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CitationKraus, Katrina. 2019. Kraus Thesis. Bachelor's thesis, Harvard College.
AbstractThe proliferation of occupational licensing in the U.S. in the past few decades has received in- creased attention from researchers. Most academic research focuses on the effects of licensing policies on wages and employment among licensed workers. This paper seeks to identify and quantify the supply-side costs faced by those excluded workers by examining how licensing changes the demographic characteristics of workers within an occupation and moreover, how specific licensing requirements can shift this distribution. I find that licensure of low-income occupations represents an effective barrier to entry for two of the most marginalized groups of American workers—immigrants and high school dropouts. Across a variety of specifica- tions, and robust to the inclusion of many controls, immigrants and high school dropouts are persistently less likely to be employed in licensed occupations. An understanding of who is disproportionately affected by such regulations is necessary for an informed debate about the merits of such requirements and in order to construct a regulatory environment that is more inclusive.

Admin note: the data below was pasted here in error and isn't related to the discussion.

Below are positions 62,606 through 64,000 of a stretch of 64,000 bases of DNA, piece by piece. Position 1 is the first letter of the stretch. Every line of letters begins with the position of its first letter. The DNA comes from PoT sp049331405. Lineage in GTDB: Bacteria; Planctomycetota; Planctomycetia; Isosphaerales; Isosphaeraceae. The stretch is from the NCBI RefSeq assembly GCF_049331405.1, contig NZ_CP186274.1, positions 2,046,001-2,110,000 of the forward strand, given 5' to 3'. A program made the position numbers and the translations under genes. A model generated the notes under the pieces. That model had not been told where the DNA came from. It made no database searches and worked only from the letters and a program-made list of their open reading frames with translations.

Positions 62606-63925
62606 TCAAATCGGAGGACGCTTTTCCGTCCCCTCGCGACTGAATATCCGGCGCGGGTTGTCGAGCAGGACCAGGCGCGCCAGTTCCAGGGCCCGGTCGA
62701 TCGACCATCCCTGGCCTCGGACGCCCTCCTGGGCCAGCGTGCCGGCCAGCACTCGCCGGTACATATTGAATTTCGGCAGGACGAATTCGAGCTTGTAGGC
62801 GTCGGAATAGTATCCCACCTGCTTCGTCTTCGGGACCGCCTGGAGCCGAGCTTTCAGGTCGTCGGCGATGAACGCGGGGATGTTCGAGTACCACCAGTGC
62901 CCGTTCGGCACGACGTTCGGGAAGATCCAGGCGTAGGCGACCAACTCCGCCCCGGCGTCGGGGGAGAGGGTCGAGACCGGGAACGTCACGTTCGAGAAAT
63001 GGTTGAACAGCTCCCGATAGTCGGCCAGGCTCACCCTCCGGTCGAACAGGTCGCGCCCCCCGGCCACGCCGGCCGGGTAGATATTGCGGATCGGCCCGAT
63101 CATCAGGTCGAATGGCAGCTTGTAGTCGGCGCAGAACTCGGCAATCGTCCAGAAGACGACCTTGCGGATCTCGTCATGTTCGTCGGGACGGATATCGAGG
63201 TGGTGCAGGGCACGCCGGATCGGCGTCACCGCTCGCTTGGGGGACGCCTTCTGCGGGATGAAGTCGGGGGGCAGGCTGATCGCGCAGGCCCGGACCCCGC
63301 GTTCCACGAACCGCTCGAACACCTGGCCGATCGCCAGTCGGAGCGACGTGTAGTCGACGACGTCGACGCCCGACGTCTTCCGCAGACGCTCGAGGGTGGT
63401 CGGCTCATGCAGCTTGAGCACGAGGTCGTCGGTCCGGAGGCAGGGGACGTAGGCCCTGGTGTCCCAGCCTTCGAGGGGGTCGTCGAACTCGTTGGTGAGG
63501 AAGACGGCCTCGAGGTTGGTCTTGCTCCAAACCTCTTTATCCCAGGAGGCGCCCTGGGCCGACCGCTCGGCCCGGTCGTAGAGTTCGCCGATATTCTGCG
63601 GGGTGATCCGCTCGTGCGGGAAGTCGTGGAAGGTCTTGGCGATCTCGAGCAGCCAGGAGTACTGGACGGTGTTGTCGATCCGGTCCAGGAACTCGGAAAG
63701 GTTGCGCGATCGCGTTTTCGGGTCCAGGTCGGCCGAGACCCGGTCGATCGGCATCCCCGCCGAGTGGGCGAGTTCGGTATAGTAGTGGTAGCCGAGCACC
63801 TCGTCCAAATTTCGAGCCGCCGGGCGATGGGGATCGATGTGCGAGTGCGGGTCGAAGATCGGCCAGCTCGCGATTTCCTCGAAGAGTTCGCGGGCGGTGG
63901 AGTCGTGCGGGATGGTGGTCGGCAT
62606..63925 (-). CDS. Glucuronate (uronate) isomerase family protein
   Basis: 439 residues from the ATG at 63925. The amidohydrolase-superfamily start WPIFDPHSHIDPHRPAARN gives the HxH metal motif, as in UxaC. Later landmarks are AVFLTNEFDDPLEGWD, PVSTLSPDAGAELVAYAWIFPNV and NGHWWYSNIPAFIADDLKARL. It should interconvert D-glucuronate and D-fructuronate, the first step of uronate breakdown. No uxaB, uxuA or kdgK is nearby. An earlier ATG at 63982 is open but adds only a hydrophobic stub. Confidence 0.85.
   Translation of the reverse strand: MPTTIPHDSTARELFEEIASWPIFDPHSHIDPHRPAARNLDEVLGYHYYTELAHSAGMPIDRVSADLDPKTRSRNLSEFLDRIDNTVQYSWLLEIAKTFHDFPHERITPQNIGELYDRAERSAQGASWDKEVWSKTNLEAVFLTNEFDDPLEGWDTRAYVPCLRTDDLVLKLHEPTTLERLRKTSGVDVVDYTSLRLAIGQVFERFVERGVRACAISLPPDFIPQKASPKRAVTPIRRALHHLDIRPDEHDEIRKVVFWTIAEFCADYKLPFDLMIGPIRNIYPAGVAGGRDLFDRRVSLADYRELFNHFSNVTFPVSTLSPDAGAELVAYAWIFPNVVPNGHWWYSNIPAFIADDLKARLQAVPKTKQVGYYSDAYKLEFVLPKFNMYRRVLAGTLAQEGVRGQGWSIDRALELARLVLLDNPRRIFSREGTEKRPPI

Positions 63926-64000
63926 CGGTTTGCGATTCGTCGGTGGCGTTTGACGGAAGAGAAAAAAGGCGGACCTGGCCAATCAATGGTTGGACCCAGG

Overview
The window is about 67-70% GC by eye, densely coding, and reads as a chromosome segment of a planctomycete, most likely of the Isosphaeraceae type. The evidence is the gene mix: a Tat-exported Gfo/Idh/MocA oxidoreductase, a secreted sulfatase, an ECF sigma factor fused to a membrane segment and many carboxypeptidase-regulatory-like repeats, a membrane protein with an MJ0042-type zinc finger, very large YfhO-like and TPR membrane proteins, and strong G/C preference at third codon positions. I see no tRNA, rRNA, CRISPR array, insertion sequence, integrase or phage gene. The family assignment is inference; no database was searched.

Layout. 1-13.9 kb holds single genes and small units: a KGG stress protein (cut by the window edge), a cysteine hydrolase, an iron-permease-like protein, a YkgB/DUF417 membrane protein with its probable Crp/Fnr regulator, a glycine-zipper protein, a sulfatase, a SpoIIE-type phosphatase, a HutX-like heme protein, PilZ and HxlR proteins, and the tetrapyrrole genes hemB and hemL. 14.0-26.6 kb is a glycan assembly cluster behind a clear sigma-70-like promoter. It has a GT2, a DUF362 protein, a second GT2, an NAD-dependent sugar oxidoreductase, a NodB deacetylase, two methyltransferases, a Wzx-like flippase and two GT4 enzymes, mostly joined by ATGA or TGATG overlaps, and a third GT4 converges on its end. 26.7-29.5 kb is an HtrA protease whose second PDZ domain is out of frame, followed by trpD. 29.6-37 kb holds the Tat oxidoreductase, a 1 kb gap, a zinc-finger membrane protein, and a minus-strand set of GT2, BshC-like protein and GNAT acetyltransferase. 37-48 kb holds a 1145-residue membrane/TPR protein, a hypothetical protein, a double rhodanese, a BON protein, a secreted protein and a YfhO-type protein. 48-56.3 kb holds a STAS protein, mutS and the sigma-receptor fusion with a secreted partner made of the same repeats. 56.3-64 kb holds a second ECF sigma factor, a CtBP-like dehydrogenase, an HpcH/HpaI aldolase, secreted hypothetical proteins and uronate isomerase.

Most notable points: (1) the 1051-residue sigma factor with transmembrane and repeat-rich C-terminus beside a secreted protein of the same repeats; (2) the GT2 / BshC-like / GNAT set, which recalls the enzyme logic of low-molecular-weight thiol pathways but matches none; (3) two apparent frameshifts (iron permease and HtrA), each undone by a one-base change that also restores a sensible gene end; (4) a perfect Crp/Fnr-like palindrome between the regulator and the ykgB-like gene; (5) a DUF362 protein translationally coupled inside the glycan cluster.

Citable link to this pagehttps://nrs.harvard.edu/URN-3:HUL.INSTREPOS:37364619
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